The chances of them being acquired are probably better now. There are a number of different ways they could go. Inspire Brands is the going favorite to bring them into the family. Inspire owns Buffalo Wild Wings now, and Arby's. Inspire is a company that's owned actually by Roark Capital, which is in Atlanta. Last I checked, Atlanta's pretty familiar with that Bojangles brand, so it wouldn't shock me at all to see that happen.
It's such a tough business to compete in, especially if you're new and getting your feet under. We saw the same kind of thing with Zoës last week, when we saw Zoës (NYSE:ZOES) acquired by Cava. I think that made sense, too. Zoës is not a small, inconsequential concept, but it's just really difficult to get out there and compete, especially if you can't grow that brand countrywide.
Hill: Although, to go back to Zoës, you look just through the lens of the stock, Zoës Kitchen, those shares were getting crushed. Shareholders got a complete lifeline in Cava Group buying them out. Shares of Bojangles, for whatever struggles they're going through, stock's up 20% year to date.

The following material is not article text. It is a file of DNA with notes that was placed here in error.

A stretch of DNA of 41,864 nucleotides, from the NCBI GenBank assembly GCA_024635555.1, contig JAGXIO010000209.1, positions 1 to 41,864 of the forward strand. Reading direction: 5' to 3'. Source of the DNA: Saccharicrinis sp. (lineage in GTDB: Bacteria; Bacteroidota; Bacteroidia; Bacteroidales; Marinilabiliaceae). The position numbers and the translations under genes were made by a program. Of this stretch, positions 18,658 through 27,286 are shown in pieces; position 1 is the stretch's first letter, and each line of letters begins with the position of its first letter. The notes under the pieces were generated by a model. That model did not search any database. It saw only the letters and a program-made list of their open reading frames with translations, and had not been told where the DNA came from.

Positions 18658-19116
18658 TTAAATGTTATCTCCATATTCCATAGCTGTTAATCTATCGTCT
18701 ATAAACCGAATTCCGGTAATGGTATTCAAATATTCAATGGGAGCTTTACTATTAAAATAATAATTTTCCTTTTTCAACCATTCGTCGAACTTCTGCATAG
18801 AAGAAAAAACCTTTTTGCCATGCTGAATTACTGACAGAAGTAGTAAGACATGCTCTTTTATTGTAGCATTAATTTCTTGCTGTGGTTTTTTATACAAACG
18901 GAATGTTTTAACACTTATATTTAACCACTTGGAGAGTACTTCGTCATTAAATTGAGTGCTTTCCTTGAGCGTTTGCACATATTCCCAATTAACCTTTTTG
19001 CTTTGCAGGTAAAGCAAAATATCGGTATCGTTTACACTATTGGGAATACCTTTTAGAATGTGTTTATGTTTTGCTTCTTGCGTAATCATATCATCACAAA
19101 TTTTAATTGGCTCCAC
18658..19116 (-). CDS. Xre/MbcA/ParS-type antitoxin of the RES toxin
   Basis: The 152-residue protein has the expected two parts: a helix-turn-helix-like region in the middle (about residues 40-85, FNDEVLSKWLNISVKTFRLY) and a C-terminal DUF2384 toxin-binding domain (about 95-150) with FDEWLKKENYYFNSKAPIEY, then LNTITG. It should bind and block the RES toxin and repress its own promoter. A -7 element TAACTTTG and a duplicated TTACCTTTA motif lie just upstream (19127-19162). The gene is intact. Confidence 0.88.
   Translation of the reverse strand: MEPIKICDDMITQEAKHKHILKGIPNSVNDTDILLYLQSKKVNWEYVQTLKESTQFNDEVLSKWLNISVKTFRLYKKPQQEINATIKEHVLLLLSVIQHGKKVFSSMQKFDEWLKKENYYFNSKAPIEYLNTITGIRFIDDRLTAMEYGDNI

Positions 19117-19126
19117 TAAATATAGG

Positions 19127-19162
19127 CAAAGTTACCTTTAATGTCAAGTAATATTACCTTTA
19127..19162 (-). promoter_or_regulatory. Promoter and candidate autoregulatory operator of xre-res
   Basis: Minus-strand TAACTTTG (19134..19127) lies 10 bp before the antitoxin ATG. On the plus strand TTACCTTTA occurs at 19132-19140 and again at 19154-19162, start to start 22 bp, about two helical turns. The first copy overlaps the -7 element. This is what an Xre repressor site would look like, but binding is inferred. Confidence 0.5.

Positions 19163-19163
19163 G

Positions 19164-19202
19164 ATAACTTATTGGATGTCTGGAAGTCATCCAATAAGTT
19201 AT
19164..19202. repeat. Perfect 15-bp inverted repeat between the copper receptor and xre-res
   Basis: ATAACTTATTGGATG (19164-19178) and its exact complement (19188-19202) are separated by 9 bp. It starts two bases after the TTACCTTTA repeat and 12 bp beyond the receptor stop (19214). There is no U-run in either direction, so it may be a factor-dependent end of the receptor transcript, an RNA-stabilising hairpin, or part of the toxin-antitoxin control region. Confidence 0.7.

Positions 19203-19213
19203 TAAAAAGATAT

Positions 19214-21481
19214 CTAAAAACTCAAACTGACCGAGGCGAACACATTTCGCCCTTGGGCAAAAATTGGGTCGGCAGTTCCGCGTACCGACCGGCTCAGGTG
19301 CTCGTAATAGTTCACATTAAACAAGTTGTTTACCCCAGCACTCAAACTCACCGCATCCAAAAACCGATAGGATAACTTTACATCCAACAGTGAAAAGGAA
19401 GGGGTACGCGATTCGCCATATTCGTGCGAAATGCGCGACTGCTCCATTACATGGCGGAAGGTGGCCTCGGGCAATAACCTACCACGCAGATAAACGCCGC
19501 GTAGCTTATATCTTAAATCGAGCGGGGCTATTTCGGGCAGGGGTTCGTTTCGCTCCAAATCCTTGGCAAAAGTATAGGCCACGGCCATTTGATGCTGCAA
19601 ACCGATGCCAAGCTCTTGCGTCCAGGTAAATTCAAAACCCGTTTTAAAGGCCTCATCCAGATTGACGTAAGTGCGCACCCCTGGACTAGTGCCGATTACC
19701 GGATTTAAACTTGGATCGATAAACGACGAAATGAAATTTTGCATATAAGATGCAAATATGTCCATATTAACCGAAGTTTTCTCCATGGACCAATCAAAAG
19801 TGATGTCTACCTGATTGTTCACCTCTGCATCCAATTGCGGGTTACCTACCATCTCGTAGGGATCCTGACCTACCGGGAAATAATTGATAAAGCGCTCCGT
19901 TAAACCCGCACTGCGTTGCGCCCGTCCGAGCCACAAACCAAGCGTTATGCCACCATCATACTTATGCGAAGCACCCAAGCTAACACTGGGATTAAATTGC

Moser: Yeah, but it's not been a great public life. The stock is down from the IPO. Investing is always a matter of when you got in. Anyone who got into Bojangles at the beginning of the story is probably feeling like the investment didn't work out so well. But perhaps there is some light at the end of the tunnel. Perhaps there is a bit of a premium that they go out at. I don't think it's unreasonable to think that they will be acquired at some point. Bojangles has been around for a lot of years. It's not like it's just some concept that's failing. It's just a concept that's very difficult to grow on its own. There are a lot of companies out there, private and public, that would love to have a brand that really tackles one part of the country well. And when you can get those types of brands and run efficient operations, franchise operations like Bojangles are, in many cases, they can be immensely profitable.